Simply put, Montage sorts, maps and tags videos -- which is normally a huge undertaking for small teams to accomplish. Jigsaw let the humanitarian non-profit The Carter Center use Montage for its Syria Mapping Project
, as the Syrian conflict continues to produce an incredible volume of user-generated video.
Recently, the Syria Mapping Project team used Montage to help confirm that a flurry of attacks had been caused by a single Jihadi group that wasn't party to a brokered truce -- ergo, a tenuous ceasefire between Syrian government and rebel forces was still in effect. That's exactly the kind of analysis that benefits from a speedy tool like Montage.
Montage, which is free to the public as a web tool or a Chrome plug-in, was built by Jigsaw, a humanitarian-focused tech incubator. Jigsaw's goal is for Montage to ingest YouTube's massive, growing collection of user-uploaded videos and quickly turn it around for use by human rights groups.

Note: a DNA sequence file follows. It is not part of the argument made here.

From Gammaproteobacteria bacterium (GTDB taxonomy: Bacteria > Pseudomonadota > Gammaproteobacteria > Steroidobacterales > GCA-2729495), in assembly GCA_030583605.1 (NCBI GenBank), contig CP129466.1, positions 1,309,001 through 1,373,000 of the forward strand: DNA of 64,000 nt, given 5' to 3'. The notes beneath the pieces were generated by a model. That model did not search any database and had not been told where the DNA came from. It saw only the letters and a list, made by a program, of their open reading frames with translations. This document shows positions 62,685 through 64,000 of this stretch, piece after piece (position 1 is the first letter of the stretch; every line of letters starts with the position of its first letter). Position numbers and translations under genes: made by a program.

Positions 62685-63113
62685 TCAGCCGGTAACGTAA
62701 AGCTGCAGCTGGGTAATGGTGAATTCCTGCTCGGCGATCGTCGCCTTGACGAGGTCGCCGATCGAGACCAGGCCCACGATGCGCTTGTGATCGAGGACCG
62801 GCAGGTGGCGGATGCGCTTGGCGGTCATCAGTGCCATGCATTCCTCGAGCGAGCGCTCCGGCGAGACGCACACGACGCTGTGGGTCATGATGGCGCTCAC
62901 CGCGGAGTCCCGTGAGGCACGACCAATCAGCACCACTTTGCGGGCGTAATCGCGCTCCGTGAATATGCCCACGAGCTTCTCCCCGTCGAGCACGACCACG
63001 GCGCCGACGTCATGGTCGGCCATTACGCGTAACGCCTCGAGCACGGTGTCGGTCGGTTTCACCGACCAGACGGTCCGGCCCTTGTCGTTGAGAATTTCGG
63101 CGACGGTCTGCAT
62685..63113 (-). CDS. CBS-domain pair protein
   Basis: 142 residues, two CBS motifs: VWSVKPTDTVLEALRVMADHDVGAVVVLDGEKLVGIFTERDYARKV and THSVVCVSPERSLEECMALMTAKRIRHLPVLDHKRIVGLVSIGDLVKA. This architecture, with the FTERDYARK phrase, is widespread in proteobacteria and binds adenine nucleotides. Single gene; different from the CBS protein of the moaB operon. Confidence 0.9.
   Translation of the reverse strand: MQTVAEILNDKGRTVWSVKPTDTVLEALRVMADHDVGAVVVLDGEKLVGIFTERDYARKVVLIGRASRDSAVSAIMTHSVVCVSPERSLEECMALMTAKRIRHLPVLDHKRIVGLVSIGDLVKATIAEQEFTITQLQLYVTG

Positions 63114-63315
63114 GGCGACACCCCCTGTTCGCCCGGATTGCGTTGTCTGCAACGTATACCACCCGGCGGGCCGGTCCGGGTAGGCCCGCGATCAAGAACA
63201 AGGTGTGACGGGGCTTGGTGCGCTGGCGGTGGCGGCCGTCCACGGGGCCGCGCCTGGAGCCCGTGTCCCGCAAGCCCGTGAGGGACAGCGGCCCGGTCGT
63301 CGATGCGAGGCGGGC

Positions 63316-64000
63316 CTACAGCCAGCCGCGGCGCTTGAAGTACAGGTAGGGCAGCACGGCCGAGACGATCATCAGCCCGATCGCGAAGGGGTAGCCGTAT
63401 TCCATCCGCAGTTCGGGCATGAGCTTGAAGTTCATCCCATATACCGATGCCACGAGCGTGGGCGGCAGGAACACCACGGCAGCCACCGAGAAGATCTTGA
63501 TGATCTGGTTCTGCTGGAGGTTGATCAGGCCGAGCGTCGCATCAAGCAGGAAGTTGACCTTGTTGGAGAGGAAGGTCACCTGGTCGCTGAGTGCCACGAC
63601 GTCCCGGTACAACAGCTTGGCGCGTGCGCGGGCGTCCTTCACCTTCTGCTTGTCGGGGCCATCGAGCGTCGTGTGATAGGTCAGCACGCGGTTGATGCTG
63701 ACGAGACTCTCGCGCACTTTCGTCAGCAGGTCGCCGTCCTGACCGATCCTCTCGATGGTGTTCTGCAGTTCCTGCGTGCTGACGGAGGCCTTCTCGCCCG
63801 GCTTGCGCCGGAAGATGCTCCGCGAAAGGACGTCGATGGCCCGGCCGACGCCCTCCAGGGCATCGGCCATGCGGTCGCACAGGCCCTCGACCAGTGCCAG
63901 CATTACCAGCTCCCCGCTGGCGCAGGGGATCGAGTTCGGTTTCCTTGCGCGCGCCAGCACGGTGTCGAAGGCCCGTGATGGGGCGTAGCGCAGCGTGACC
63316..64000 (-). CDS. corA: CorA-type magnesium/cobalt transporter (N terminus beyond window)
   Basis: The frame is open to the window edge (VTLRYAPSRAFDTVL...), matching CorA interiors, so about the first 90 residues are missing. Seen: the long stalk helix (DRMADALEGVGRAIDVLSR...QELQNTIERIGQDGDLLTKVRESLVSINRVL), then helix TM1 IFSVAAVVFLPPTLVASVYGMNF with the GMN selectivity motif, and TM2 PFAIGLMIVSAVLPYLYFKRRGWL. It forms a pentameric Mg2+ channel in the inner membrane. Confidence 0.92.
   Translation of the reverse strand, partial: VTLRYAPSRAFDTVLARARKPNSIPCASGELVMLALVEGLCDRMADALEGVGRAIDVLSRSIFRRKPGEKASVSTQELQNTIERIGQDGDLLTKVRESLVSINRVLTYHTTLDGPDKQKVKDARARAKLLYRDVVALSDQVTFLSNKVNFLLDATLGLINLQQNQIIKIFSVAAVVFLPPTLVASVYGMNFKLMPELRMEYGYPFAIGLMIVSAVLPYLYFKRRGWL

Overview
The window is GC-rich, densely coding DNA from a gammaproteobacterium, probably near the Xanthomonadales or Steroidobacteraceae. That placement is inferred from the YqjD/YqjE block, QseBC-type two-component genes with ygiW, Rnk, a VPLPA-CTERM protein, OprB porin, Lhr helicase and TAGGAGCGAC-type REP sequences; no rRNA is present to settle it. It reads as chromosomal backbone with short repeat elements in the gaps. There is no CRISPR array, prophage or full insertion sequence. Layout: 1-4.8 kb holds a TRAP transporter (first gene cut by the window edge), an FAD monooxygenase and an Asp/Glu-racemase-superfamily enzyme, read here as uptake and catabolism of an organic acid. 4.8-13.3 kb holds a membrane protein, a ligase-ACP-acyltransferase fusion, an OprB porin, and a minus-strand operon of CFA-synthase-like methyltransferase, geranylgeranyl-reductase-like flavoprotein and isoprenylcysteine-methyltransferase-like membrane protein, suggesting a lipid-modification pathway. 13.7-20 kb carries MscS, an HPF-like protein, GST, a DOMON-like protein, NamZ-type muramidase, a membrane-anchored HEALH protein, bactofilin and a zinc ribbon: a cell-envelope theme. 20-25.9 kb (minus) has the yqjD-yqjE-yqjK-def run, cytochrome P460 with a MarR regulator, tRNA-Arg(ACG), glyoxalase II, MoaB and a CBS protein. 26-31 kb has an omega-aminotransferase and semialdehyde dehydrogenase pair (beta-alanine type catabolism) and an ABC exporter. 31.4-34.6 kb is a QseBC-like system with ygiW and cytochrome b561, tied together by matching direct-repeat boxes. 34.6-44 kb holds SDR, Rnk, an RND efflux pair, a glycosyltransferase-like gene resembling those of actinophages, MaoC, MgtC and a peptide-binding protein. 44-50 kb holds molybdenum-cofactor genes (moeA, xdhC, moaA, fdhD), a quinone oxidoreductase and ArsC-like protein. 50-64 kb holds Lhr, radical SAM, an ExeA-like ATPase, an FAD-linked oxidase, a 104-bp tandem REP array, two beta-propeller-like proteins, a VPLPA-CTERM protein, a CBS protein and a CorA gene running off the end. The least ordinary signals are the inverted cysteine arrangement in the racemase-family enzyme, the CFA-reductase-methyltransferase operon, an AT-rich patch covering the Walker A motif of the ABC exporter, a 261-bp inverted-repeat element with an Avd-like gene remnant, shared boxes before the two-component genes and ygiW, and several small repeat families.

Montage's genesis came from a 2013 Google Ideas summit in NYC when Google staff met with amateur conflict analyst Elliot Higgins, who was already making wartime discoveries almost entirely by analyzing YouTube videos. As Jigsaw product manager Justin Kosslyn told Wired, the meeting "was the beginning of this realization that Syria was the first YouTube conflict in the way that Vietnam was the first TV conflict."
Images: AP Photo/Andoni Lubaki (lead image); Jigsaw (screenshot).